Game Development Tools: GameMaker

You may know that I got into game development a couple of years ago. Since then, I've noticed that those who are new to game development have troubles choosing what game engine to use. I plan on continuing a series of articles related to game making tools, to give a broad idea of what tools are out there. Keep in mind these are not actual reviews (just overviews), and that I will not go deep into all the different engines because that would require deeper knowledge of the different tools.

This time I will give you an overview of GameMaker, by YoYo games. GameMaker is basically a 2D engine, and, unlike UDK, it’s not really designed for specific game types or genres (for example, UDK is mostly optimized for first person games, although you can do any kind of game with it).

GameMaker aims to be very user-friendly and flexible, even for non-programmers, because you can use and combine different behaviors or actions to add functionality to your characters, environments, or pretty much any object. All actions are associated to a specific event, and they can be executed one after another. You can also create blocks of actions that are executed if certain conditions are met.

There are a wide variety of actions ready to be used, meaning you can create simple games without writing a single line of code. This doesn’t mean these actions are a complete solution, though. As your projects become more complex, you will certainly need to code your own functions.

Asset management in GameMaker is very convenient, although it can improve. The interface presents a pane on one side, where you can find sprites, sounds, animations, and any other asset used in your current project (game). The different categories are presented in a tree view, and every time you create a specific asset type, it’s added to the corresponding category. In essence, you can only import image and audio files, but these can be used to create specific asset types. For example, images can be used to create an animated sequence, a character, a background, etc. Keeping track of all the different assets can be difficult as the projects get bigger, so it’s unfortunate this asset manager doesn’t include a way to find assets (like a search box that’s so common in media production applications, like After Effects).

GameMaker also includes a sprite editor. As I stated before, you can import images into GameMaker and use them for characters, objects or environments. However, you can also create your own images using this editor. The sprite editor is very basic, so it’s not really a replacement for Photoshop, or any other real image editor.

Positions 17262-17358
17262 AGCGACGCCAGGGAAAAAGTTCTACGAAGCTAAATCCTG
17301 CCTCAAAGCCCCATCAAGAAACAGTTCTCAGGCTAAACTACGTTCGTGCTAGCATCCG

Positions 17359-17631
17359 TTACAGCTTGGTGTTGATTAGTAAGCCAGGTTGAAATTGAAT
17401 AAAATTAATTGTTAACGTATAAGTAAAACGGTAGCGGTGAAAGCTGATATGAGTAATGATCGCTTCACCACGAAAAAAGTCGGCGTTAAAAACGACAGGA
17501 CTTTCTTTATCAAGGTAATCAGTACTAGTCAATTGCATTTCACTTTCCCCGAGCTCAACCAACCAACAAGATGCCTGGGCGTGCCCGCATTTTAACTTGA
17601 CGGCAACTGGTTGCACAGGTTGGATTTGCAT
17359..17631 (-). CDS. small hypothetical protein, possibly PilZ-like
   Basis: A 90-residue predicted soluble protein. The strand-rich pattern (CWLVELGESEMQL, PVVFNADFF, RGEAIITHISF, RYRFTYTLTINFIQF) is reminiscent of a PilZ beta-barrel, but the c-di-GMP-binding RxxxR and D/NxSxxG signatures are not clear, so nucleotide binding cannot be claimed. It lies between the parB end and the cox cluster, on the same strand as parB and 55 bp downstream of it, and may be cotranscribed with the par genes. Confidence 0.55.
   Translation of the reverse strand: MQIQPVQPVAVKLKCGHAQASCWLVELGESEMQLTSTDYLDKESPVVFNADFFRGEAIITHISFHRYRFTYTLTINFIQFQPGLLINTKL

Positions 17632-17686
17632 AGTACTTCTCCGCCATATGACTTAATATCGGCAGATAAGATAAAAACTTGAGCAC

The people at YoYo Games have aimed to create a multiplatform solution with GameMaker. There are different editions to the software, from a free edition to a Master edition that allows you to compile games for PC, Mac, HTML5, iOS, Windows Phone and Android. I can’t really tell how the mobile compilers work, because I used the free version of the software (it only compiles for PC and Mac). You should keep in mind making mobile ports of your PC games is never a simple “click to compile” process (even if the developers say it is), simply because designing games for PC and mobile are two very different things (due to input methods, screen sizes and resolutions, etc.). Still, it’s good to know the same tool can be used to develop the same game for multiple platforms.

If you’d like to experiment with 2D game development, GameMaker is a very good place to start. The software is easy to understand, and ships with a few tutorials to get you started. Also, as you make more complex games, you can find useful resources most of the time, which is a very good thing. Remember that GameMaker is free to try, so if you want to see for yourself what it is capable of, just visit their website and download the free edition.

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Also check out Sergio's Game Development Tools: UDK


Sergio Aris Rosa [nemirc], is Sr. Staff Writer for the Renderosity Front Page News. Sergio discusses on computer graphics software, animation techniques, and technology. He also hosts interviews with professionals in the animation and cinematography fields. You can follow him on Twitter, and if you want to see what he's up to you can visit his blog.

 

 

 


June 24, 2013

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